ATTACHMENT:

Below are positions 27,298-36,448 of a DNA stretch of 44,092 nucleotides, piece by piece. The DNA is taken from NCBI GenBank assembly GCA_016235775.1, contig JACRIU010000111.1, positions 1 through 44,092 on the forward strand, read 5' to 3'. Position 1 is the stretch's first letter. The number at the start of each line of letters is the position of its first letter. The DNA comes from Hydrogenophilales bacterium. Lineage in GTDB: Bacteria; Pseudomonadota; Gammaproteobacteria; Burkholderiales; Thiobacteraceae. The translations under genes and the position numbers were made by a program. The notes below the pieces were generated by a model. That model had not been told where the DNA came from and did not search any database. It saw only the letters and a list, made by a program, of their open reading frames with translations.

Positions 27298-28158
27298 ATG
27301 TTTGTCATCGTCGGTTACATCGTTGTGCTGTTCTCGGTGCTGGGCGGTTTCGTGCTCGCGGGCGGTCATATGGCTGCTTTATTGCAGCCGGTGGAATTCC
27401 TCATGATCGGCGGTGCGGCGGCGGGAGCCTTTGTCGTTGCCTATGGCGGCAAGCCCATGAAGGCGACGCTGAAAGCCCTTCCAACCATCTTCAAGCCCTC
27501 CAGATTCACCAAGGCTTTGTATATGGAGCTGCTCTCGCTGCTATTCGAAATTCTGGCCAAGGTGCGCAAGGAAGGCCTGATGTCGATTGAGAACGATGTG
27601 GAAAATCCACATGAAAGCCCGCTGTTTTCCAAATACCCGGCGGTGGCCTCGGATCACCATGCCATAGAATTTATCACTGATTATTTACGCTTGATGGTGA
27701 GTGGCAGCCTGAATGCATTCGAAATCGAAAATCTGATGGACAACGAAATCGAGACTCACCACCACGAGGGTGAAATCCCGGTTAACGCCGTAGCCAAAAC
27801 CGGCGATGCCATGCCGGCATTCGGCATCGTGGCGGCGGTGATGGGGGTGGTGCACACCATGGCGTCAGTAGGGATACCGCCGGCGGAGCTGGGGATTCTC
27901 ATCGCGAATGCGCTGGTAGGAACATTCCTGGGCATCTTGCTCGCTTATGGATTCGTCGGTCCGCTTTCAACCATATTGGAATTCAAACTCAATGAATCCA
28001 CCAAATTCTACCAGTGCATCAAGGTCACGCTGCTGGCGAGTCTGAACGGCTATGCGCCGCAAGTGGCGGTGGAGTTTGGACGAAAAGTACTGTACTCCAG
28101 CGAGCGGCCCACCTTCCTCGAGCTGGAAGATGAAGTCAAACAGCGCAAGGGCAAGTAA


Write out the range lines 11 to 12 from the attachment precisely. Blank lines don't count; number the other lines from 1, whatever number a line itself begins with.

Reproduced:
28001 CCAAATTCTACCAGTGCATCAAGGTCACGCTGCTGGCGAGTCTGAACGGCTATGCGCCGCAAGTGGCGGTGGAGTTTGGACGAAAAGTACTGTACTCCAG
28101 CGAGCGGCCCACCTTCCTCGAGCTGGAAGATGAAGTCAAACAGCGCAAGGGCAAGTAA